Movie Reviews

‘Heavy Girls’: Weightless and bemusingly weird

By Cherylene ChanMovies - 22 May 2013 10:52 AM | Updated 11:05 AM

‘Heavy Girls’: Weightless and bemusingly weird

Rating: 3 stars out of 5

Despite the title, there aren’t any heavy girls in this independent German film. There is, however, Sven (Heiko Pinkowski), a pot-bellied middle-aged banker who lives with his dementia-ridden mother, Edeltraut (Ruth Bickelhaubt, the director’s own grandmother in her wonderfully endearing debut).

The film opens with them sharing a bed so that Sven can intervene on the double whenever she wakes up believing she has to go to work. Her patient and equally rotund caregiver, Daniel (Peter Trabner), comes over to spend the day with her while Sven goes to work. It soon becomes obvious that Sven is besotted with Daniel but never acts on it because he is married with a son. His feelings remain hidden until Edeltraut locks Daniel on the balcony and goes missing, and the search for her draws the two men closer. The episode snowballs into a series of events that nudges the unlikely pair into an innocent romance and forces them to question their real desires.

Due to its low budget – director Axel Ranisch shot with a mini DV camera and spent just a tad over €500 (S$800) – ‘Heavy Girls’ has all the hallmarks of an independent film. The use of natural lighting lends indoor scenes a shadowy intimacy, although it shrouds the actor’s faces and efforts in some instances. While the handheld method’s shakiness gives a raw, almost pseudo-documentary feeling.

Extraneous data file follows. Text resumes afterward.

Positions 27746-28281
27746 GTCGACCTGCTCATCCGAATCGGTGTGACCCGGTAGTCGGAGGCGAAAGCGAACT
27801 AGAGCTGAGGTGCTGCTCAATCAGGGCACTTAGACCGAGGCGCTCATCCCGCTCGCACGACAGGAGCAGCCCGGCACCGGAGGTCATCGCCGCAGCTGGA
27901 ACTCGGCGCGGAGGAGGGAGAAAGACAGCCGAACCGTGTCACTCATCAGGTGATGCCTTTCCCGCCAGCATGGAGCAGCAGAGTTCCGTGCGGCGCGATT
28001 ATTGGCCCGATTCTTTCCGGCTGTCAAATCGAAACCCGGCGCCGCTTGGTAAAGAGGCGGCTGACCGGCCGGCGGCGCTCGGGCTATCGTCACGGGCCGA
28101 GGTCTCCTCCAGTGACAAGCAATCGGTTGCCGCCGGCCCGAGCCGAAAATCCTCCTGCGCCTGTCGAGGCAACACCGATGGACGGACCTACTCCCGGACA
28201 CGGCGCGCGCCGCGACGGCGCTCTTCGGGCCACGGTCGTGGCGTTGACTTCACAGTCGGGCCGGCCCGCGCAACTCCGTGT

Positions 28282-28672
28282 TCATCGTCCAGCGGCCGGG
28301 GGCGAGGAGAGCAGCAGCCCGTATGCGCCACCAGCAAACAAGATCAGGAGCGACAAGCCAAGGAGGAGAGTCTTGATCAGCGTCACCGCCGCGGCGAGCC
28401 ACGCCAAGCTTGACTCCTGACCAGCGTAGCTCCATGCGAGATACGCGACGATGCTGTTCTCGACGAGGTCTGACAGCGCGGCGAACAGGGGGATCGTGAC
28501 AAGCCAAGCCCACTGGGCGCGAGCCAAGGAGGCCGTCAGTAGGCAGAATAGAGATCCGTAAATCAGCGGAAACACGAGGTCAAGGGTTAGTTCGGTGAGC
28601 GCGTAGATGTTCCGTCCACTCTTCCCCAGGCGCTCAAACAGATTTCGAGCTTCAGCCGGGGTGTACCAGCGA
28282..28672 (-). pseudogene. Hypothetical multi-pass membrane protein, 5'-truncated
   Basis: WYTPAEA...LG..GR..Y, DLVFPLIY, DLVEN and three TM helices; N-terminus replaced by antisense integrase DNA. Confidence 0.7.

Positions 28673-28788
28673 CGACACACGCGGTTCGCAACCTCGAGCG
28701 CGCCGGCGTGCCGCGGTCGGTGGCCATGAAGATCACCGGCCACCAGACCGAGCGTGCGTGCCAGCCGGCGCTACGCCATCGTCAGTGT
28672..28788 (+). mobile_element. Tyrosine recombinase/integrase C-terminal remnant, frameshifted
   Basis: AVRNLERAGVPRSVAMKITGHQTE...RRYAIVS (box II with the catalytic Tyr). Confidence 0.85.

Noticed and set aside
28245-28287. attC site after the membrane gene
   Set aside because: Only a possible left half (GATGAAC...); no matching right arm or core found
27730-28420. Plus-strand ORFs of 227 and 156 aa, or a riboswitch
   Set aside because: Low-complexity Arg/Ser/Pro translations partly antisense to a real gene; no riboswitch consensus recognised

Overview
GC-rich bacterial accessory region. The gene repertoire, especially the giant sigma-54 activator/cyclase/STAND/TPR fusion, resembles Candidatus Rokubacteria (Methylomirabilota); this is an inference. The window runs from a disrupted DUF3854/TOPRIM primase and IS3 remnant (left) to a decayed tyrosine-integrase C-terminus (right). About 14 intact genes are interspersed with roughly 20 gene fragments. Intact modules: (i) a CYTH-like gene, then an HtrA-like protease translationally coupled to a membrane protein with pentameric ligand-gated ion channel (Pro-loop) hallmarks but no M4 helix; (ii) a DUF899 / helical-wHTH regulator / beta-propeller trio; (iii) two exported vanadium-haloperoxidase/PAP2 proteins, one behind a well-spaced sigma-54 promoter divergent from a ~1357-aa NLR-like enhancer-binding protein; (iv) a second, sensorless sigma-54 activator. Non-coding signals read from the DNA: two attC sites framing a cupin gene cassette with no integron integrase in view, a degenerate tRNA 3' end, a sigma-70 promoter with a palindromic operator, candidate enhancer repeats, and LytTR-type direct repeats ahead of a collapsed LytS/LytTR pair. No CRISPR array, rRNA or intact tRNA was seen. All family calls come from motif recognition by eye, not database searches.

There is plenty of heart and quirk in the characters, who the actors propel forward quite naturally with plenty of imagination and improvised dialogue. You get to see whimsical nuances of their life, such as Sven dancing stark naked to classical music and the three spending an afternoon giving impromptu ballet and circus-like performances in the living room. While the regular male nudity might raise eyebrows, it never gets risqué or feels over the top thanks to the actors’ tender grasp on things.

Because Ranisch keeps things light-handed, it seems fair not to expect any meaty revelations. The build-up to their romance, which is peppered with uncertain moments, is gradual enough to be believable, yet the ending feels like a hasty way of tying things up. Still, the director manages to bring out the themes of love, family, friendship and grief with refreshing candour.

In just beyond an hour, ‘Heavy Girls’ is a sweet and charming introduction to the meandering world of indie films. Approach with a pliant mind.

‘Heavy Girls’ opens at the EUFF on 22 May 2013